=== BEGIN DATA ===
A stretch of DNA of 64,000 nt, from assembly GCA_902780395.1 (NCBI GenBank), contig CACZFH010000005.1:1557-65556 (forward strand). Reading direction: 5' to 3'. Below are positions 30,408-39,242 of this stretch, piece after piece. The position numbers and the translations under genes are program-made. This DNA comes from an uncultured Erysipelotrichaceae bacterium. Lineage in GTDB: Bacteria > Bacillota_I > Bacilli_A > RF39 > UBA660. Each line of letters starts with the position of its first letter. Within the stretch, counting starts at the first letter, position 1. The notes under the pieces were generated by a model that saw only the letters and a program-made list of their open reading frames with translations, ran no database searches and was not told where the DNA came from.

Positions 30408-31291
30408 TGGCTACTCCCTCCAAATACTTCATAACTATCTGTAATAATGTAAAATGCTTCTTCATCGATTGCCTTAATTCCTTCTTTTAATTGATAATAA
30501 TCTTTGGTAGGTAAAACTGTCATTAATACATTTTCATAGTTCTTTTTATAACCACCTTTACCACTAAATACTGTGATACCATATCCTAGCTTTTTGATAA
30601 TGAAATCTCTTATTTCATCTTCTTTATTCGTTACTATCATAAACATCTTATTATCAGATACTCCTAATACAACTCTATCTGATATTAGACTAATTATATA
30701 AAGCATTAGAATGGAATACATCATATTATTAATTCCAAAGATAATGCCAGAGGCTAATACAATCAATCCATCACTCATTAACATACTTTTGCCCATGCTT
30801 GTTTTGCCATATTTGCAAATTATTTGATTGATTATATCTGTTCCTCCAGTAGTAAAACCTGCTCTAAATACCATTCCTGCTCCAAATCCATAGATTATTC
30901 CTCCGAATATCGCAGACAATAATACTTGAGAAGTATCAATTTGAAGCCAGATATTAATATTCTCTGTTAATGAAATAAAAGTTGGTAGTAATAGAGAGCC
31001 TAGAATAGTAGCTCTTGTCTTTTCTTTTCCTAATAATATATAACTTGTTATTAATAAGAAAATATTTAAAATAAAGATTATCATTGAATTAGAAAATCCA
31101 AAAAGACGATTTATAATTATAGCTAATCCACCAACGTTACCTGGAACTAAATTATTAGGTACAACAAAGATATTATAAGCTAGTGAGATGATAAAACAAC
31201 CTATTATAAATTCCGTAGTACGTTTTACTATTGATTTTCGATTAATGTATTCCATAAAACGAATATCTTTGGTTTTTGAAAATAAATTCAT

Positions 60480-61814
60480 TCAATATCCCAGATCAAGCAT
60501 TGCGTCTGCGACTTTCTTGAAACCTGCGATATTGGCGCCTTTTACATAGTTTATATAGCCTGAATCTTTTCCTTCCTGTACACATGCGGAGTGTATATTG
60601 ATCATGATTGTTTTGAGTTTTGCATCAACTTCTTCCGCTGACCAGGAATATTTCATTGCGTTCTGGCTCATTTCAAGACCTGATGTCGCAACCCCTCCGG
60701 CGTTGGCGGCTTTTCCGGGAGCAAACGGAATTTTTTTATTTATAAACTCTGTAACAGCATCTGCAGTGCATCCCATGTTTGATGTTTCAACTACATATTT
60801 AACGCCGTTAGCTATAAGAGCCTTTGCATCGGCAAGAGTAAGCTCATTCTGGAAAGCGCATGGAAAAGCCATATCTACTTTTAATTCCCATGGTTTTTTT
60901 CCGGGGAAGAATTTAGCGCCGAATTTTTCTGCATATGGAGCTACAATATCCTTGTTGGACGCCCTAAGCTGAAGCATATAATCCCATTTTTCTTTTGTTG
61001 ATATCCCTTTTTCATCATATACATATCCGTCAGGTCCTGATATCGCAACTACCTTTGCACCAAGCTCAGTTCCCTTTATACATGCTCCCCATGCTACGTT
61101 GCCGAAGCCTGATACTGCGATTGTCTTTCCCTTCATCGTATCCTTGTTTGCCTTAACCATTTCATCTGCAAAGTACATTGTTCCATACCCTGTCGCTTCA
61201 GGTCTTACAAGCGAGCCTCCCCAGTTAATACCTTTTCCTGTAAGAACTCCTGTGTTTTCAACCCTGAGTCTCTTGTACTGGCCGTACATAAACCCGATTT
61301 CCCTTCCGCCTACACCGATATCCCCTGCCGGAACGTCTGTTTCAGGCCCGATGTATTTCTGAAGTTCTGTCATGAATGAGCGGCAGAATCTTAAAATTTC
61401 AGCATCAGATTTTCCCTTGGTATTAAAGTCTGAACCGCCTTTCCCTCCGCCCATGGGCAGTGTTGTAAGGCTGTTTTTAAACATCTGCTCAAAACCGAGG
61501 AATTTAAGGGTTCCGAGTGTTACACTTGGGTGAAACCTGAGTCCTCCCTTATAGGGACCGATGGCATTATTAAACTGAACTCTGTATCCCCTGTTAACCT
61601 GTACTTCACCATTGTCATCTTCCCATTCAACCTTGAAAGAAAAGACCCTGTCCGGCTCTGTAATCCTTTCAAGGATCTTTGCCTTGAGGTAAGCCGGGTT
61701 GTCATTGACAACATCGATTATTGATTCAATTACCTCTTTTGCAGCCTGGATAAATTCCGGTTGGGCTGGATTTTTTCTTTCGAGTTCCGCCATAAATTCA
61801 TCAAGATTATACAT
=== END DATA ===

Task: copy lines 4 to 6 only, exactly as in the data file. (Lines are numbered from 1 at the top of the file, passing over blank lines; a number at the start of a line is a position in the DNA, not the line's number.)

30501 TCTTTGGTAGGTAAAACTGTCATTAATACATTTTCATAGTTCTTTTTATAACCACCTTTACCACTAAATACTGTGATACCATATCCTAGCTTTTTGATAA
30601 TGAAATCTCTTATTTCATCTTCTTTATTCGTTACTATCATAAACATCTTATTATCAGATACTCCTAATACAACTCTATCTGATATTAGACTAATTATATA
30701 AAGCATTAGAATGGAATACATCATATTATTAATTCCAAAGATAATGCCAGAGGCTAATACAATCAATCCATCACTCATTAACATACTTTTGCCCATGCTT